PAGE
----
Aaliya: The Garden Palace was built in 1883, and we began offering the palace as a homestay around 1997. From having only 1 renovated room, to now 13 rooms, we have come a long way! When we get visitors for the fossil park, we often have them stay at our property or take their meals here, as this is the only place in the area for a comfortable accommodation and a decent meal. We are famous for our cuisine, as my mother, Begum Saheba Farhat Sultana Babi of Balasinor, is a true connoisseur of food, and has carried forward the legacy of the signature Balasinori cuisine.
Bhavika: Can you tell us about the Rajasaurus? Do you believe it should feature in one of the next films from the Jurassic World franchise?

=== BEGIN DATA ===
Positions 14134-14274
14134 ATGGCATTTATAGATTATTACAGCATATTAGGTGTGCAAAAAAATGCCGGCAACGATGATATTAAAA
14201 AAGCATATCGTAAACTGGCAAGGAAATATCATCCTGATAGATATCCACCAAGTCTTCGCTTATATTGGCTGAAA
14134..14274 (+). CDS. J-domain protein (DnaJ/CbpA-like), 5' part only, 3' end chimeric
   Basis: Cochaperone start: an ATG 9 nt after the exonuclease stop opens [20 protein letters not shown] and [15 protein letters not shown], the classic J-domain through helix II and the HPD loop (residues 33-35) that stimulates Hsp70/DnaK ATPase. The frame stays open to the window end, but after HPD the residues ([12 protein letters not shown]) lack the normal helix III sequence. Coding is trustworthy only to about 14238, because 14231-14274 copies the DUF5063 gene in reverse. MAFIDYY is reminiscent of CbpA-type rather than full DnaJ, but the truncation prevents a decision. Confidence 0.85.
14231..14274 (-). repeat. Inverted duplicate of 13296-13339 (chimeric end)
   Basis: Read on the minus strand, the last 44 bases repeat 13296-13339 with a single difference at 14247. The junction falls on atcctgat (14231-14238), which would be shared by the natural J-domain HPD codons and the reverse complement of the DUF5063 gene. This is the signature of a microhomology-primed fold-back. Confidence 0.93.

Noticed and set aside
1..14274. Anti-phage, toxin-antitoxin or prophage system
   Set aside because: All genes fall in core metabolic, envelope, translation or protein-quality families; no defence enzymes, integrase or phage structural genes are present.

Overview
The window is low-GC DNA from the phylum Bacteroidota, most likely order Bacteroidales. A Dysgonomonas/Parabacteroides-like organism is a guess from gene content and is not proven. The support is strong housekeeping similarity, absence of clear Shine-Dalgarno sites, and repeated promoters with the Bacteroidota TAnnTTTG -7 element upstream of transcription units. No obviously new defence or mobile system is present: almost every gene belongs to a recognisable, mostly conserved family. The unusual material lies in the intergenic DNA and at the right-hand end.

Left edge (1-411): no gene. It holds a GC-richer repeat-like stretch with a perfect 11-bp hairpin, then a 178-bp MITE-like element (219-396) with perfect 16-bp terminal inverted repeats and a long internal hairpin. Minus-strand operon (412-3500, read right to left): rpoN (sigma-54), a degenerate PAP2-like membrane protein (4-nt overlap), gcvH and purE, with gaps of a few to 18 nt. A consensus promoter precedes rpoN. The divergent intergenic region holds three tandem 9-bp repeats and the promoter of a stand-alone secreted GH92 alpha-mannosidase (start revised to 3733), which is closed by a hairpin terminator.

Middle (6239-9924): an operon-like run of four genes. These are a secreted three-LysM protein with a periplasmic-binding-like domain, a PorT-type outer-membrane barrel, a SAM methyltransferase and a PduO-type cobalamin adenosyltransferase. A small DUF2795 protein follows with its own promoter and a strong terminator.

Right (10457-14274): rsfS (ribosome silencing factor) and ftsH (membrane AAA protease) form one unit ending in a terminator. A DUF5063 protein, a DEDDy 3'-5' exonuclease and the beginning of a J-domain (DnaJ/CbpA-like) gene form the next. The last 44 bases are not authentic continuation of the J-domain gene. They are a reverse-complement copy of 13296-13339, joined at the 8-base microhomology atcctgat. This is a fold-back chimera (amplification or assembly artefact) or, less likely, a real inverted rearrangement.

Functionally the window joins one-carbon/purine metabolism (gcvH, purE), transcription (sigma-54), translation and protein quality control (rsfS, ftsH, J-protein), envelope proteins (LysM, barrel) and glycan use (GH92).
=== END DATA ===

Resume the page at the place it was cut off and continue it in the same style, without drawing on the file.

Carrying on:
Aaliya: Yes, definitely, the Rajasaurus should feature in the coming Jurassic World movies! The fossilized remains of the Rajasaurus narmadensis were excavated by Dr. Suresh Shrivastav and team in 1983. The dinosaur was approximately 9 meters in length and 2.4 meters in height and weighed approximately 4000 kgs. It is a genus of abelisaurid theropod carnivores from the Late Cretaceous (Maastrichtian) of India, and is represented by one species, Rajasaurus narmadensis. It was formally described in 2003 based on a partial braincase, spine, hip bone, a leg and tail—a first for an Indian theropod dinosaur. The dinosaur had a single horn-like structure on the forehead, which was probably used for display and head-butting. Like other abelisaurids, Rajasaurus was probably an ambush predator and hunted in packs. Numerous theropod eggs and nests have also been found from the Rahioli Balasinor region.